Consumers across the subcontinent have flocked to online and mobile gaming, with real money and casual games topping the charts. The Centre’s hesitant stance on regulation has left most states without direction on a sensitive topic like online gambling.
Online gambling further boosted by pandemic
India has surpassed 750 million active internet users in the past year, almost all via mobile. About half of them are also said to be regular players, with real money games among the big winners. Casual gaming apps also enjoyed significant market share, although more difficult monetization kept business interest at somewhat lower levels.
Real money games range from sports and other seemingly unrelated genres (with in-app purchases) to classic casino games. But these have received more attention recently, sparking discussions suggesting measures ranging from a blanket ban to a framework regulation.
Many regular users join companies in their concern about excessive regulation. While the media cites iconic cases of suicide and bankruptcy, most states still turn a blind eye to offshore gaming platforms and other gaming apps that go under the radar.
In reality, for most regular desi consumers, playing on the internet simply means choosing an online India lottery instead of a traditional paper ticket or playing 10Cric online casino with co-workers after work. The pandemic has accelerated the digital transition and physical distancing has triggered an even higher demand for online media and entertainment, just as e-commerce has grown in previous years.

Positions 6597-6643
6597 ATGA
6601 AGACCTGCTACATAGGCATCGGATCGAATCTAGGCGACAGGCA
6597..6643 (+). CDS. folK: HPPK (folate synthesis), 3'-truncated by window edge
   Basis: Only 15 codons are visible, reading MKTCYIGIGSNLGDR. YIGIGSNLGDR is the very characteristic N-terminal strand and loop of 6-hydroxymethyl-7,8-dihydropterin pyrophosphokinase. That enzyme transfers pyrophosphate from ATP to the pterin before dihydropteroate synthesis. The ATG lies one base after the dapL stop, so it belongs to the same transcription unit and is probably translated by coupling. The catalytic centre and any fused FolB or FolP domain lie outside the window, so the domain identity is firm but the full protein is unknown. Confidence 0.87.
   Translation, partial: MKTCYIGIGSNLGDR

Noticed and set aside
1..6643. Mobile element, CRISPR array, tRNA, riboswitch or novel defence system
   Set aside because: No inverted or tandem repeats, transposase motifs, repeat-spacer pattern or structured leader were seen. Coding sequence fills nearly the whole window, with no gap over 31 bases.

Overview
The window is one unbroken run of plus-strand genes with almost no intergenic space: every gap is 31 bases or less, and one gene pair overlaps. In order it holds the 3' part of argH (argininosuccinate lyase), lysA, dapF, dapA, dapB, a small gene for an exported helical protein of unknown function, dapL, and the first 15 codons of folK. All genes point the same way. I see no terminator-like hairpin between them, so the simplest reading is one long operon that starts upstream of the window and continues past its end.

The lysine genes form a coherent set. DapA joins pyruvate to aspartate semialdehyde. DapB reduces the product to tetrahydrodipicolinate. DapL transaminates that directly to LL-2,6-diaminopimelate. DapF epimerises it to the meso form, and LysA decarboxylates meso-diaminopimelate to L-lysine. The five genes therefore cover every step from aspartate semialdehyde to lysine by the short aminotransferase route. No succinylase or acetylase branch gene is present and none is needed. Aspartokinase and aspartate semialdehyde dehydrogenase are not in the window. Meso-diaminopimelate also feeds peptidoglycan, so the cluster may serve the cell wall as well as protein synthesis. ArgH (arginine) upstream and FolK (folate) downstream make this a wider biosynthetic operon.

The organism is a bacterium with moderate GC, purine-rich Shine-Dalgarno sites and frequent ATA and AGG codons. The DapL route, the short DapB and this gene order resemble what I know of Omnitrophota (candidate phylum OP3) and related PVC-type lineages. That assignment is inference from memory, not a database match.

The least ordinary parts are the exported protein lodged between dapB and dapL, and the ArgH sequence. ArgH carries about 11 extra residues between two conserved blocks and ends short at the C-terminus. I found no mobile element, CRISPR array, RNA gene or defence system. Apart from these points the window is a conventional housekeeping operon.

Despite some objective concerns, these changes in consumption are a reality for most of us. The digital transition makes gambling – and gambling in particular – one of the most accessible sectors but also easier to regulate. Successful examples from Europe and America are not hard to find.
Online entertainment markets attract large crowds and big investors
One of the reasons for considering targeted regulation is the economic importance of the segment. Domestic and foreign investors continue to fund game studios and related online services. The new reality of online entertainment and multimedia content has shown its true potential, with more Indian companies producing original local content rather than providing services to foreign operators.
The country’s Tier 1 cities and their large online communities have certainly influenced these trends, supporting the digital transition and shaping the demand for games and entertainment. Industry analysts often point to lower penetration levels among Tier 2 cities and rural areas as the next big factor to further drive market growth.
Currently, gambling is only officially permitted in four states, but online betting is only explicitly prohibited in Andhra Pradesh and Tamil Nadu (and only since last year). But with an estimated 433 million gamers – expected to grow to 657 million by 2025 – the world’s second-largest online gaming market requires more clarity and at least some framework rules.
With an annual growth of around 40%, online gaming in India is supported by more than 400 tech startups across the country. Most are capitalizing on the boom in gaming, projecting new growth and attracting large investors.
Gaming apps and platforms have been heavily funded by venture capitalists, showing their confidence in the industry. Nazara is one of the biggest Desi tech companies and has pulled over an 80% premium on its IPO listed price. Dream11 secured nearly a quarter of a billion dollars in institutional funding several months ago, bringing the company’s total valuation to $ 2.5 billion. Similar investor interest is evident in payment provider Paytm or the Mobile Premier League, one of the more popular gaming apps.
The social and economic importance of the sector is sufficiently important to justify a careful regulatory effort. Over-regulation or complete bans will stifle the market and cause states to lose the benefits of a thriving economic segment.